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Kwanzaa or Kwanza FAQ's

What is Kwanzaa or Kwanza?

Kwanzaa is an American adoption of the African Holidays of the Feast of the "first fruits" or harvests. In parts of Africa it is known as Kwanza. Dr. Ron Karenga developed Kwanzaa from the earlier Kwanza concept and added another a to give the American holiday its uniqueness.

How many people celebrate Kwanzaa or Kwanza worldwide?

It is estimated that Kwanzaa the American derivative of Kwanza is celebrated by over 10 million Black people throughout the African Diaspora.

Is Kwanzaa or Kwanza a Black form or replacement for Christmas?

Kwanzaa or Kwanza wasn't started by Dr. Ron Karenga, to replace the Christmas holiday, which should be a religious holiday with deep spiritual significance.

Kwanzaa and Kwanza are instead cultural holidays to bring unity and reflection for people of African Descent. Kwanzaa can actually be an enhancement for those of use who practice Christianity.

For example we could leave Christmas as a day to focus on the liberating gospel of Jesus Christ, and Kwanzaa (sometimes called Kwanza) to focus on our cultural heritage and give gifts. This practice would actually save Christmas from today's commercialism.

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Kwanzaa and the Original
African Holiday Concept Kwanza

Kwanzaa, the African American Holiday was Founded by Black intellectual and activist Ron Karenga. Kwanzaa, was first celebrated on December 26, 1966. Kwanzaa is traditionally celebrated from December 26 through January 1, with each day focused on Nguzo Saba, or the seven principles. Derived from the Swahili phrase "matunda ya kwanza" which means "first fruits", Kwanzaa is rooted in the first harvest celebrations practiced in various cultures in Africa. In some parts of Africa original harvest festivals were called Kwanza. Dr. Karenga added an extra "a" to the Holiday to distinguish the African American Holiday from the African Festivals.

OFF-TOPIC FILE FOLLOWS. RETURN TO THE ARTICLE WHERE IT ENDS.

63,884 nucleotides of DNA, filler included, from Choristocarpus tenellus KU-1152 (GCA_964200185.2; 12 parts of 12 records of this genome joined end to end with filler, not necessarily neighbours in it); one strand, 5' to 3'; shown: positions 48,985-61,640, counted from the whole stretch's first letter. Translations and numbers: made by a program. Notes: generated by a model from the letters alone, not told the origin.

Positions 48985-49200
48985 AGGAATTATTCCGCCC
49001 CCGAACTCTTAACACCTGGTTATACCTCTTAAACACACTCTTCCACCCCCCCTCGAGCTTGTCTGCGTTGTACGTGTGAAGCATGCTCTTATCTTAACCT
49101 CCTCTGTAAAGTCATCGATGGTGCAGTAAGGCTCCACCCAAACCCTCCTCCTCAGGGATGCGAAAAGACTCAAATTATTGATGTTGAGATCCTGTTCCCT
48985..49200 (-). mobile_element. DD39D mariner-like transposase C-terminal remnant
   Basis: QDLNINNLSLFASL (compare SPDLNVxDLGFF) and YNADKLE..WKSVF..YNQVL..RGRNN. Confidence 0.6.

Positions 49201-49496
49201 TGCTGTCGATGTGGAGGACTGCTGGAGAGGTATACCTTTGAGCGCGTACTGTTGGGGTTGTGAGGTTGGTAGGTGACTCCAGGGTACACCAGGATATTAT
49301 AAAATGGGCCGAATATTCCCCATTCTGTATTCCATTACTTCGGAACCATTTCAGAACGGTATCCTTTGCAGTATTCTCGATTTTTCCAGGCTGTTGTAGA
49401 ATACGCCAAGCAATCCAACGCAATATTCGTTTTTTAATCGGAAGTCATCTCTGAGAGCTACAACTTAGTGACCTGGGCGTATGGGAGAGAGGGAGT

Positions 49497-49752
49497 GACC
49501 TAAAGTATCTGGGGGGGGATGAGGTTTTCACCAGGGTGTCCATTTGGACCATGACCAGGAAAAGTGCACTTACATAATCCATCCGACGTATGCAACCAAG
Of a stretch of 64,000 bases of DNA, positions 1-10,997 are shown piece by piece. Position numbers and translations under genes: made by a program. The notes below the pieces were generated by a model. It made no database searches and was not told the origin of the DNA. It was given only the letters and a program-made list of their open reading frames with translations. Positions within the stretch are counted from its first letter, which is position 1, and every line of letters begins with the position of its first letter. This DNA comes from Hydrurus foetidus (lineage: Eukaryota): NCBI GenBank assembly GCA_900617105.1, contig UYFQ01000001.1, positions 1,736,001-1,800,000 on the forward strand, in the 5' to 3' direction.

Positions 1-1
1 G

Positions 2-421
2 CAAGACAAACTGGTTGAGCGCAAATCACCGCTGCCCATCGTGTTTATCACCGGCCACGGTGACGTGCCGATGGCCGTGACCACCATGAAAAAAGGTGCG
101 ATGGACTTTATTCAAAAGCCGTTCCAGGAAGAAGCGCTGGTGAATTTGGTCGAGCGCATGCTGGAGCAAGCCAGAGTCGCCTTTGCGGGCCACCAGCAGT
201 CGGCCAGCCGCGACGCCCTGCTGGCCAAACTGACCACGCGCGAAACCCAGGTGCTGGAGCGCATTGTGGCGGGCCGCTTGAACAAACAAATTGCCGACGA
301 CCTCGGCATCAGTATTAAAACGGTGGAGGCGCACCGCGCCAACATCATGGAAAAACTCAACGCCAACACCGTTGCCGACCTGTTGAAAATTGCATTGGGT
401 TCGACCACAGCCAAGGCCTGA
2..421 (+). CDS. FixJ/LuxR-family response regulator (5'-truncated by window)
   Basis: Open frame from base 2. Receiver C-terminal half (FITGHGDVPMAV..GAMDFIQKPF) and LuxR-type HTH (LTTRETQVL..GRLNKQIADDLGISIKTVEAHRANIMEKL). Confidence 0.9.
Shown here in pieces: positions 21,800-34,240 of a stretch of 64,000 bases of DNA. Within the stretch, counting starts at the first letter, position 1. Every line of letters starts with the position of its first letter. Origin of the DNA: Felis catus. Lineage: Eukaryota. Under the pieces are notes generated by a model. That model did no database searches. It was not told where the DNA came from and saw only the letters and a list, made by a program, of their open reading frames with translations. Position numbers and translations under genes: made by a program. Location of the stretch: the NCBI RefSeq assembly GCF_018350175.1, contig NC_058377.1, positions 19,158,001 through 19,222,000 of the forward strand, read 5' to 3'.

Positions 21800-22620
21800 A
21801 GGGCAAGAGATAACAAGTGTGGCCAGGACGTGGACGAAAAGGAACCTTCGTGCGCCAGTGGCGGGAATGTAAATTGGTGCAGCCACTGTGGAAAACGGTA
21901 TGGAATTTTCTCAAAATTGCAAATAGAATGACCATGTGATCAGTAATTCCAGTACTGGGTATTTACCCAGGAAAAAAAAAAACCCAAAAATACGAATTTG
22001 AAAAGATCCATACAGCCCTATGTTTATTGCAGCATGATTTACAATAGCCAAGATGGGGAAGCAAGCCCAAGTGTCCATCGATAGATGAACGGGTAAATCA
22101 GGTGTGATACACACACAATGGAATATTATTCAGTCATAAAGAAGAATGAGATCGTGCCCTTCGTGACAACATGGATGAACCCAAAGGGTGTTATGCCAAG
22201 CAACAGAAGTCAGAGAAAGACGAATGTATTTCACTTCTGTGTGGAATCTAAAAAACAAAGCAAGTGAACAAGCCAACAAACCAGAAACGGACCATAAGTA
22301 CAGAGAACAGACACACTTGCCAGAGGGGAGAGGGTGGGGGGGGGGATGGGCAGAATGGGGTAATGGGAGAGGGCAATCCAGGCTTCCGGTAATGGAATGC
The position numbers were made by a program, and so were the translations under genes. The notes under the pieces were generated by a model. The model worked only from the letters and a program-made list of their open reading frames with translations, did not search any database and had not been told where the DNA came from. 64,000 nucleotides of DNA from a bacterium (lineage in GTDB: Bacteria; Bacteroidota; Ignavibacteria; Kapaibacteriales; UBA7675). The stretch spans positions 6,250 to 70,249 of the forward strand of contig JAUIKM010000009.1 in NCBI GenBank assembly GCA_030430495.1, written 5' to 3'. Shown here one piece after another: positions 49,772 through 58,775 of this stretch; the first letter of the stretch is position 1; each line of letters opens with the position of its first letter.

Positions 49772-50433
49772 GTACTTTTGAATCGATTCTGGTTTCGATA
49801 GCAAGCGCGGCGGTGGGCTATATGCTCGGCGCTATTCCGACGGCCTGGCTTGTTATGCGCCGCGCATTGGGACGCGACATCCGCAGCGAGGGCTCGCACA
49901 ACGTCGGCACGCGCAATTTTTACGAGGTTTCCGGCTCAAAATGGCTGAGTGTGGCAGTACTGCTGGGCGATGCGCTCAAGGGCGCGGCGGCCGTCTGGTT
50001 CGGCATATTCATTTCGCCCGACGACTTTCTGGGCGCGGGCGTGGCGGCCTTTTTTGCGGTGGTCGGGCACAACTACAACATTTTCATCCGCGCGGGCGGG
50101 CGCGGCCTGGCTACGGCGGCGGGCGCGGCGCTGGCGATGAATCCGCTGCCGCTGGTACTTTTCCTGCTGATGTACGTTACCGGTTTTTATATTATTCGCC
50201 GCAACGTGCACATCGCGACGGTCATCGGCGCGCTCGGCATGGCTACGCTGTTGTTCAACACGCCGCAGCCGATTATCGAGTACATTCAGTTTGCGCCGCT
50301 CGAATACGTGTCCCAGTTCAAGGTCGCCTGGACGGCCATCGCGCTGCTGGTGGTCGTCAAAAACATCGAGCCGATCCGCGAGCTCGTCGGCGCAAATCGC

Kwanzaa seeks to enforce a connectedness to African cultural identity, provide a focal point for the gathering of African peoples, and to reflect upon the Nguzo Saba, or the seven principles, that have sustained Africans. Africans and African-Americans of all religious faiths and backgrounds practice Kwanzaa. Kwanzaa was born out of the whirlwind of social and political changes of the sixties decade. The sixties represent one of many eras during which the African and African-American struggle for freedom and self-identity reached its historical peak, spawning multiple revolutionary movements.

By creating Kwanzaa, African-Americans sought to rectify the cultural and economic exploitation perpetrated against us during the months of October, November, and December (the Christmas season). During this season, corporate America typically ignored the quality of life concerns of African-Americans, yet encouraged participation in the commercialism of Christmas. Additionally, African-Americans did not observe a holiday that was specific to our needs. A review of the major holidays celebrated in the United States would reveal that not one related specifically to the growth and development of African-Americans.

The development of Kwanzaa assumed a reassessment, reclaiming, recommitment, remembrance, retrieval, resumption, resurrection, and rejuvenation of the "Way of Life" principles recognized by African-Americans. These principles have strengthened African-Americans during our worldwide sojourn. Today, Kwanzaa is recognized by millions throughout America and the world. It is celebrated often in community settings provided by homes, churches, mosques, temples, community centers, schools, and places of work. Kwanzaa allows us to celebrate the season without shame or fear of embracing our history, our culture, and ourselves.


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